Revenue Notice #18-01: Individual Income Tax - Standard Deduction or Election to Itemize - Tax Year 2018



This revenue notice provides the department’s position on whether taxpayers must make the same election to claim the standard deduction or to itemize deductions on their 2018 Minnesota state income tax return that they elected on their 2018 federal income tax return.  For purposes of federal income taxes, taxpayers may claim the standard deduction or elect to itemize their deductions in calculating their federal taxable income. 


Net income is defined by Minnesota Statutes section 290.01, subdivision 19 as:

[F]ederal taxable income, as defined in section 63 of the Internal Revenue Code of 1986, as amended through the date named in this subdivision, incorporating the federal effective dates of the Internal Revenue Code and any elections made by the taxpayer in accordance with the Internal Revenue Code in determining federal taxable income for federal income tax purposes….

The computation of Minnesota individual income tax starts at federal taxable income and requires taxpayers to have a consistent election between their federal and state income tax returns.

Currently, Minnesota statutes have incorporated the Internal Revenue Code (“IRC”) through December 16, 2016. 

On December 22, 2017, Public Law 115-97 was signed into law.  Commonly known as the Tax Cuts and Jobs Act (“TCJA”), it made a number of amendments to the IRC. The TCJA temporarily reduces personal exemptions to zero, and it temporarily increases standard deductions to $12,000 for taxpayers who are single or married filing separately; $24,000 for married taxpayers filing jointly; and $18,000 for taxpayers filing as head of household.

Precedent from the Minnesota Supreme Court in Wallace v. Commissioner of Taxation, 289 Minn. 220 (Minn. 1971), established that the Minnesota Constitution prohibits the state legislature from delegating its power to tax to any outside agency, including the United States Congress.


For taxable year 2018, taxpayers may either claim the standard deduction or elect to itemize deductions on their 2018 Minnesota income tax return, regardless of the election made on their 2018 federal income tax return.

The changes made to the standard and itemized deductions at the federal level in the TCJA cannot be addressed through various additions and subtractions as in years past, thereby creating a unique and unprecedented position for administration of Minnesota tax law.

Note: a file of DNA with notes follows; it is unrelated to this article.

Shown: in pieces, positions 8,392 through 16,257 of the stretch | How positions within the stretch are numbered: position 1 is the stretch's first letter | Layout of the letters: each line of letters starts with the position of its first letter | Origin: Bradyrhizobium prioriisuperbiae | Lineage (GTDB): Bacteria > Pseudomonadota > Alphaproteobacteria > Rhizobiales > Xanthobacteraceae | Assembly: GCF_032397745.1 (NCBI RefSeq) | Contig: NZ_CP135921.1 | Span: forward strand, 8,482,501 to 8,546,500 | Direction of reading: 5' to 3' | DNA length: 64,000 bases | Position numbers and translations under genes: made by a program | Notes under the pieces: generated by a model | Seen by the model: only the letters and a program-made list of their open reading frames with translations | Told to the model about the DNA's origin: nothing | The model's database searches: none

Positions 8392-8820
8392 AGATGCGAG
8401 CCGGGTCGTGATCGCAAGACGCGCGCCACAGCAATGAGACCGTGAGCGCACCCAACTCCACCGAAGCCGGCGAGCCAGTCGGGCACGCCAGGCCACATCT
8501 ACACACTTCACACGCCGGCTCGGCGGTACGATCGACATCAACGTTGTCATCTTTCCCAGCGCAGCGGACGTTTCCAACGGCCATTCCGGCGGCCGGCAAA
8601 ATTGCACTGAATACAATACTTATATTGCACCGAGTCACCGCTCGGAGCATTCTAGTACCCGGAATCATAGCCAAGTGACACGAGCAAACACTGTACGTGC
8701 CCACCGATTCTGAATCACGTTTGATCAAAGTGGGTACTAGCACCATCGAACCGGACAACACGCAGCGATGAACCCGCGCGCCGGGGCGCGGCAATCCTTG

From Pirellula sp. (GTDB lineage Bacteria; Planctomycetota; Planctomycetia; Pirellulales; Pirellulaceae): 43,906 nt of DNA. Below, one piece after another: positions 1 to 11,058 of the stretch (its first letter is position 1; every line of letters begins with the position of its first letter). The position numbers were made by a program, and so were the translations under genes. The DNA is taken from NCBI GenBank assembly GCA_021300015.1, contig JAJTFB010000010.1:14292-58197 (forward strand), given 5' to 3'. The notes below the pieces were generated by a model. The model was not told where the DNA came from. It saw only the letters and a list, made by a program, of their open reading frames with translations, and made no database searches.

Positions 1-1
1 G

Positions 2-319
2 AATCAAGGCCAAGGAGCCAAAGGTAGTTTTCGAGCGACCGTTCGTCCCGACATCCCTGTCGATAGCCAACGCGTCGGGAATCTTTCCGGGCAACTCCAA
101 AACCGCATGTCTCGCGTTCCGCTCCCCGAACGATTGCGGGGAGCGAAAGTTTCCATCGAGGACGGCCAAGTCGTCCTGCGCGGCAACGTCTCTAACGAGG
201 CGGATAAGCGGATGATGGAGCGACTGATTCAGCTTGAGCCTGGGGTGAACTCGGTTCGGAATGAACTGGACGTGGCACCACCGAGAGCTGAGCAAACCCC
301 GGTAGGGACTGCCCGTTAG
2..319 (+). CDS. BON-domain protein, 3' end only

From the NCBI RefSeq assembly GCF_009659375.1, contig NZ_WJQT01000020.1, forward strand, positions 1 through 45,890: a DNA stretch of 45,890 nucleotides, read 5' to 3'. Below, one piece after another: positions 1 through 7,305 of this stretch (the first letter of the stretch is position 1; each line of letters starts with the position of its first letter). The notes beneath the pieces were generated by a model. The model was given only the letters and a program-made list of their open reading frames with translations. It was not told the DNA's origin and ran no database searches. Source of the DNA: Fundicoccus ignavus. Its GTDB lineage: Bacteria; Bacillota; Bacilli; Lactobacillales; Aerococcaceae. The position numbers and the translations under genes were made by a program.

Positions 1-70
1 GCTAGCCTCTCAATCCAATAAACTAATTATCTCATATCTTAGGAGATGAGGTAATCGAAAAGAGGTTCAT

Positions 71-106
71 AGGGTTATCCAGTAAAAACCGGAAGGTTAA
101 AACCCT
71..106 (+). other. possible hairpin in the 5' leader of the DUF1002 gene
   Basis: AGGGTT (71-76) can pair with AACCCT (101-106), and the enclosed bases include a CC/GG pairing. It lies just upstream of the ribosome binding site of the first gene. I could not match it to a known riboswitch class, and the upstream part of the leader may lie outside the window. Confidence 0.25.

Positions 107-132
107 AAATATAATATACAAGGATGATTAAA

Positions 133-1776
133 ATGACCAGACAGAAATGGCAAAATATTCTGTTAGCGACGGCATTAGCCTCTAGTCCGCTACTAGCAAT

This revenue notice harmonizes Wallace v. Commissioner of Taxation with the administration of Minnesota Statutes section 290.01, subdivision 19 under these circumstances.

All of the limitations and restrictions in IRC section 63, as of December 16, 2016, apply to taxpayers claiming the standard deduction.  For example, for taxpayers that file married filing separately, if one spouse elects to itemize their deductions on their Minnesota return, the other spouse must also itemize their deductions on their Minnesota return.  Taxpayers itemizing their deductions must calculate those deductions as they were allowed under the IRC as amended through December 16, 2016.

The standard deduction amounts available to taxpayers on their Minnesota 2018 return are:

  • Married filing jointly or surviving spouse: $13,000
  • Head of household filing: $9,550
  • Single or married filing separately:  $6,500

The standard deduction amount for an individual who may be claimed as a dependent by another taxpayer cannot exceed the greater of:

  • $1,050 or
  • The sum of $350 and the individual’s earned income.

The additional amounts added to the above listed standard deductions for taxpayers that are elderly or blind are:

  • Single:  $1,600
  • Married:  $1,300

This revenue notice only applies to the election to claim either the standard deduction or to itemize deductions on the 2018 Minnesota individual income tax return. It does not apply to any other election that a taxpayer makes on their federal individual income tax return. All other elections must be consistent on the taxpayer’s 2018 federal income tax return and their 2018 Minnesota income tax return. Any difference between federal and Minnesota law must be addressed through modifications, including additions and subtractions.

Signed by Lee Ho, Deputy Commissioner
Published in the Minnesota State Register on September 4, 2018